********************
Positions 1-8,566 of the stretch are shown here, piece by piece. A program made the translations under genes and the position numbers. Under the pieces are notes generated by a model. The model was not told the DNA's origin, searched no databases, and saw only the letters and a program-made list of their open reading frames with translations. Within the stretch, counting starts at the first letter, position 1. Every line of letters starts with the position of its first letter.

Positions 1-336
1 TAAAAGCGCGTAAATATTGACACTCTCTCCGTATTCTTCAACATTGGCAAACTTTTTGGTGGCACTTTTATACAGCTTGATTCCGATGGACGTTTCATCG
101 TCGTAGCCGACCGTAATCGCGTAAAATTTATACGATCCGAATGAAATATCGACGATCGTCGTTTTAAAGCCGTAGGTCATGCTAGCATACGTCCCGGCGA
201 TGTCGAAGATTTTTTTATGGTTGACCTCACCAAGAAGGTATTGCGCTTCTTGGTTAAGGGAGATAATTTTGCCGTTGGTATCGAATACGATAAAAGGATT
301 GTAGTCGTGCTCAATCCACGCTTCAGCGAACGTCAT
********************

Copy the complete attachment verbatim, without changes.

Positions 1-8,566 of the stretch are shown here, piece by piece. A program made the translations under genes and the position numbers. Under the pieces are notes generated by a model. The model was not told the DNA's origin, searched no databases, and saw only the letters and a program-made list of their open reading frames with translations. Within the stretch, counting starts at the first letter, position 1. Every line of letters starts with the position of its first letter.

Positions 1-336
1 TAAAAGCGCGTAAATATTGACACTCTCTCCGTATTCTTCAACATTGGCAAACTTTTTGGTGGCACTTTTATACAGCTTGATTCCGATGGACGTTTCATCG
101 TCGTAGCCGACCGTAATCGCGTAAAATTTATACGATCCGAATGAAATATCGACGATCGTCGTTTTAAAGCCGTAGGTCATGCTAGCATACGTCCCGGCGA
201 TGTCGAAGATTTTTTTATGGTTGACCTCACCAAGAAGGTATTGCGCTTCTTGGTTAAGGGAGATAATTTTGCCGTTGGTATCGAATACGATAAAAGGATT
301 GTAGTCGTGCTCAATCCACGCTTCAGCGAACGTCAT